Well that went by pretty quick that’s for sure, this ‘two weeks on two weeks off’ has a lot going for it. At least it does for me anyway, as I’m home every night, not so sure if I’d be so keen if I was away from home right enough, but right now I’m just loving it. Ask me again if I’m stuck in dry dock down the Clyde for a fortnight and I’ll probably say something else. Seriously though, it’s nearly the end of January, February is just around the corner, the days are stretching and I’ve fourteen days on the croft to look forward to. Not only that but after my next shift I’m on holiday for a month
It’s been a hectic two weeks aboard the good ship Hallaig with a couple of extra crew being ‘inducted’ in preparation for the commissioning of her sister the MV Lochinvar. The Lochinvar will be going into service on the Tarbert Portavadie route during the summer so the crews and their reliefs will be training aboard the Hallaig for a while yet.
The snags, hitches, glitches and ‘lessons learned’ on Hallaig should make her passage into service a far smother affair than ours, and no doubt the weather will help too One thing for sure, the Hallaig has been well tested in stormy conditions, punching into seas at 8knts that would have had the Striven doing 4knts and sailing when the Loch Class wouldn’t. Sure she’s missed a couple, but it is the middle of the worst winter in years, half the country is underwater, battered by gales and without power, it’s not a train on rails, it’s a ship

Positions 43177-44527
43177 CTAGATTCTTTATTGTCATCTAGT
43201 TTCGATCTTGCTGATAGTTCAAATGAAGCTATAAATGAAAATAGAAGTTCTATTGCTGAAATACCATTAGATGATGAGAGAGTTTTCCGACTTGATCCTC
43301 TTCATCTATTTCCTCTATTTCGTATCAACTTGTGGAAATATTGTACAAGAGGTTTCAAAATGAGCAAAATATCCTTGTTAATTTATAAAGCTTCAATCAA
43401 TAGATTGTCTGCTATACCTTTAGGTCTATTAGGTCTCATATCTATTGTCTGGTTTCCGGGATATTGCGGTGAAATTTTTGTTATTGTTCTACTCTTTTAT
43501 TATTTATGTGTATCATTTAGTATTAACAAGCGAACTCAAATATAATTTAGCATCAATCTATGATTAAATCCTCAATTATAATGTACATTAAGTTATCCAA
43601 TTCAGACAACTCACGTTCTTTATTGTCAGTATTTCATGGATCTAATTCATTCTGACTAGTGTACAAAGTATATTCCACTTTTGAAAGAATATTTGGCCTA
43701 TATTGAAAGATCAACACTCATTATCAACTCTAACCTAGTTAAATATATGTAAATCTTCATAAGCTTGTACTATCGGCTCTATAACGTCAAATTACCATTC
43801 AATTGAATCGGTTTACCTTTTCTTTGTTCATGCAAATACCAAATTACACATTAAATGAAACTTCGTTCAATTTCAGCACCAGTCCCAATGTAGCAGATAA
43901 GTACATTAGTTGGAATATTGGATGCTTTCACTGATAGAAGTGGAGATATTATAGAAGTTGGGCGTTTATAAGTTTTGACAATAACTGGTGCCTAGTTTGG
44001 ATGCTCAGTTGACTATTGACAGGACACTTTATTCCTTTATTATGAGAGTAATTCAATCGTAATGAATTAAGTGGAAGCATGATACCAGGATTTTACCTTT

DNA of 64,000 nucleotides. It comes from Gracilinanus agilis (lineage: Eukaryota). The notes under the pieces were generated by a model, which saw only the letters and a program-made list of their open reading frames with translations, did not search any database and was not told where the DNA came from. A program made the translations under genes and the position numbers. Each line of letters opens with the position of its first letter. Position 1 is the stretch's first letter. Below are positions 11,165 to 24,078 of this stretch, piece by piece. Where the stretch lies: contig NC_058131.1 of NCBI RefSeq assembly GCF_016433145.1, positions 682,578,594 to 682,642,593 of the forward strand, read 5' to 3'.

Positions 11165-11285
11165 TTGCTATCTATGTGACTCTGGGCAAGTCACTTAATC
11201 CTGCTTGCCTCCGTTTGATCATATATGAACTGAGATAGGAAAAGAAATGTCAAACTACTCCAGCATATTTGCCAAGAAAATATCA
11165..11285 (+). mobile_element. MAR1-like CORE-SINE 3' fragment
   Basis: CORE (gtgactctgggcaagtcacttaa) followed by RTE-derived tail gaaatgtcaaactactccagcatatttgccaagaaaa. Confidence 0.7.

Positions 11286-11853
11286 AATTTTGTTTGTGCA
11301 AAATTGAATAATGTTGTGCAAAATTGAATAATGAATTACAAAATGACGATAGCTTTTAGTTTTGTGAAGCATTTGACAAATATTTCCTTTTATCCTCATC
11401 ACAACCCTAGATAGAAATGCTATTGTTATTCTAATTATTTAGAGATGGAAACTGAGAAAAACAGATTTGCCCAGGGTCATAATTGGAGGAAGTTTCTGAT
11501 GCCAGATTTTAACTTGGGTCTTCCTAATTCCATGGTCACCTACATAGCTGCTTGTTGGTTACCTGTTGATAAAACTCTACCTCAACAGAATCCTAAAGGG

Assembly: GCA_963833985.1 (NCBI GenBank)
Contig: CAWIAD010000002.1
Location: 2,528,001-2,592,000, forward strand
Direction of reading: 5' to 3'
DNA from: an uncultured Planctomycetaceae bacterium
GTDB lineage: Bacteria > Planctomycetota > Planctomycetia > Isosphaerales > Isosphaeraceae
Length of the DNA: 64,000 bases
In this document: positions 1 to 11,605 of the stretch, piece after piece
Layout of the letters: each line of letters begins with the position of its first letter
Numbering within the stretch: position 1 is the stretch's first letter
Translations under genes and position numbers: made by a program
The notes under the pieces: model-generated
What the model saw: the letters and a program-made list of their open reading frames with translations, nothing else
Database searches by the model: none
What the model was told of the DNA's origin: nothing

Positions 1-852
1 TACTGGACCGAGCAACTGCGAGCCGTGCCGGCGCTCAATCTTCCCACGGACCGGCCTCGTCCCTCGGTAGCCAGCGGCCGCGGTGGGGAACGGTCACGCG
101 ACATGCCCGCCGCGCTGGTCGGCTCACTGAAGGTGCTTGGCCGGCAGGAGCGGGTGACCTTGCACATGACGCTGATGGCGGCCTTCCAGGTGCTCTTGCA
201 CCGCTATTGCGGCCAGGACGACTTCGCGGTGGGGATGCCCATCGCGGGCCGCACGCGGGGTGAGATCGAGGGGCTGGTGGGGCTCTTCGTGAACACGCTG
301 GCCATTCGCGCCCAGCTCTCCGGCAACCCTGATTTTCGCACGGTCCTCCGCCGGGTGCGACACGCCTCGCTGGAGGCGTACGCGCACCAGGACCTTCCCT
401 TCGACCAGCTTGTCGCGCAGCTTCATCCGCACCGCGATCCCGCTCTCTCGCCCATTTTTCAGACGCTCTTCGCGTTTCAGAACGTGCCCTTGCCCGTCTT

Calm at last
After our recent battering it was good to have some respite, and whilst Monday started off pretty grim at 6:00am
it gradually improved as the day wore on.
In preparation for today’s planned power outage, SSE sent over a large generator and cherry picker
that you barely noticed on the car deck.
Incessant rain was gradually replaced by showers, the wind died away and it turned into a lovely afternoon.
Fantastic vistas over towards the east and Plockton.
Light enough at 17:00 to do the Sunday boat drill that had been shelved due to the weather,
with smiles all round as our shifts started to draw to a close.
When all ‘ferrying’ was finished for the day I headed home, calling at the new house to admire Lachie’s slating that he was still doing by floodlight and head torch.
The last day of the shift and the best day of the year
What a start
Well you wouldn’t have got this lot on the Striven, that’s for sure,
there would have been a few ‘late starts’ today had a ‘loch class’ made the first sailing. OK there were one or two quieter runs but on the whole it was very busy, the well forecast power cut driving people off the island to do shopping I guess. And I’m guessing the 17:30 was ‘mobbed’ for I handed over to my ‘back to back’ at 16:15 and the island was still full of traffic then.
Wifey reported sun streaming into the house and I headed home in daylight
OK, perhaps not full daylight
but a lovely pink glow on the sea by Manitoba.